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David Leatherbarrow

David Leatherbarrow is Professor of Architecture and Chairman of the Graduate Group in Architecture at the University of Pennsylvania.

Titles by This Author

Visually, many contemporary buildings either reflect their systems of production or recollect earlier styles and motifs. This division between production and representation is in some ways an extension of that between modernity and tradition. In this book, David Leatherbarrow and Mohsen Mostafavi explore ways that design can take advantage of production methods such that architecture is neither independent of nor dominated by technology.

Leatherbarrow and Mostafavi begin with the theoretical and practical isolation of the building surface as the subject of architectural design. The autonomy of the surface, the "free facade," presumes a distinction between the structural and nonstructural elements of the building, between the frame and the cladding. Once the skin of the building became independent of its structure, it could just as well hang like a curtain, or like clothing. The focus of the relationship between structure and skin is the architectural surface. In tracing the handling of this surface, the authors examine both contemporary buildings and those of the recent past. Architects discussed include Albert Kahn, Ludwig Mies van der Rohe, Alison and Peter Smithson, Alejandro de la Sota, Robert Venturi, Jacques Herzog, and Pierre de Meuron.

The properties of a building's surface—whether it is made of concrete, metal, glass, or other materials—are not merely superficial; they construct the spatial effects by which architecture communicates. Through its surfaces a building declares both its autonomy and its participation in its surroundings.

Architecture, Technology, and Topography

Although both are central to architecture, siting and construction are often treated as separate domains. In Uncommon Ground, David Leatherbarrow illuminates their relationship, focusing on the years between 1930 and 1960, when utopian ideas about the role of technology in building gave way to an awareness of its disruptive impact on cities and culture. He examines the work of three architects, Richard Neutra, Antonin Raymond, and Aris Konstantinidis, who practiced in the United States, Japan, and Greece respectively.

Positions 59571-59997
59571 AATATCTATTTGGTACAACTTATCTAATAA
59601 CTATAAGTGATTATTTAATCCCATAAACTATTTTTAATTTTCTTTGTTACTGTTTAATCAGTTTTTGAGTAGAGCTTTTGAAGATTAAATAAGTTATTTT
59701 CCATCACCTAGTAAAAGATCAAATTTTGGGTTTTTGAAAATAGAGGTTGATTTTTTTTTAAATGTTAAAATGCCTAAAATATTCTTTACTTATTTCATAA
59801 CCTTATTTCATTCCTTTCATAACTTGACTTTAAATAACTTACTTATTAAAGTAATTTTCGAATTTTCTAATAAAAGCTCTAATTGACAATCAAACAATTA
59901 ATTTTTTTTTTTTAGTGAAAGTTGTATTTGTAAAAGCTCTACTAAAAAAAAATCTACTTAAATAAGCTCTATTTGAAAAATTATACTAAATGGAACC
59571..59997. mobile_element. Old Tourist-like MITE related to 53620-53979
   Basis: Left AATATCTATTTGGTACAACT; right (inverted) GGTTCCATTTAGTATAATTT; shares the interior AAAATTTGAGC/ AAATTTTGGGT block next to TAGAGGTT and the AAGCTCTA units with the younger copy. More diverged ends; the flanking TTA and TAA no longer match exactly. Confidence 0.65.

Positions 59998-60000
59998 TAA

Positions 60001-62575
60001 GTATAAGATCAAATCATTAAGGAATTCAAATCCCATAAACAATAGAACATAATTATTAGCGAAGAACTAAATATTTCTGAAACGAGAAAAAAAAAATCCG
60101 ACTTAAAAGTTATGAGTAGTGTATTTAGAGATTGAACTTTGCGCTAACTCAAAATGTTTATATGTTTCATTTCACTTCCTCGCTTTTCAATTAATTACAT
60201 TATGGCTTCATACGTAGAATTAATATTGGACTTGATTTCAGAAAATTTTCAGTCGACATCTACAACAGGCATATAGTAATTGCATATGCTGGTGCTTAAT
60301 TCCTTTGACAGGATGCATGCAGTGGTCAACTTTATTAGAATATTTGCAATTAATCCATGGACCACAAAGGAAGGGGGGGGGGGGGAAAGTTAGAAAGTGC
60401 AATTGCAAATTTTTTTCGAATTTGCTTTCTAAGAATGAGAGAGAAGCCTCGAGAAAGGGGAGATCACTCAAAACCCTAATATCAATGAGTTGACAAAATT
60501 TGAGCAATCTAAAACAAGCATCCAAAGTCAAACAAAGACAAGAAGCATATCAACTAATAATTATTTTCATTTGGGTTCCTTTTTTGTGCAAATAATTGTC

Leatherbarrow rejects the assumption that buildings of the modern period, particularly those that used the latest technology, were designed without regard to their surroundings. Although the prefabricated elements used in the buildings were designed independent of siting considerations, architects used these elements to modulate the environment. Leatherbarrow shows how the role of walls, the traditional element of architectural definition and platform partition, became less significant than that of the platforms themselves, the floors, ceilings, and intermediate levels. He shows how frontality was replaced by the building's four-sided extension into its surroundings, resulting in frontal configurations previously characteristic of the back. Arguing that the boundary between inside and outside was radically redefined, Leatherbarrow challenges cherished notions about the autonomy of the architectural object and about regional coherence. Modern architectural topography, he suggests, is an interplay of buildings, landscapes, and cities, as well as the humans who use them.

The conflict between technological progress and cultural continuity, Leatherbarrow claims, exists only in theory, not in the real world of architecture. He argues that the act of building is not a matter of restoring regional identity by re-creating familiar signs, but of incorporating construction into the process of topography's perpetual becoming.

The Life of Buildings in Time

On Weathering illustrates the complex nature of the architectural project by taking into account its temporality, linking technical problems of maintenance and decay with a focused consideration of their philosophical and ethical implications.

In a clear and direct account supplemented by many photographs commissioned for this book, Mostafavi and Leatherbarrow examine buildings and other projects from Alberti to Le Corbusier to show that the continual refinishing of the building by natural forces adds to, rather than detracts from, architectural meaning. Their central discovery, that weathering makes the "final" state of the construction necessarily indefinite, challenges the conventional notion of a building's completeness.

By recognizing the inherent uncertainty and inevitability of weathering and by viewing the concept of weathering as a continuation of the building process rather than as a force antagonistic to it, the authors offer alternative readings of historical constructions and potential beginnings for new architectural projects.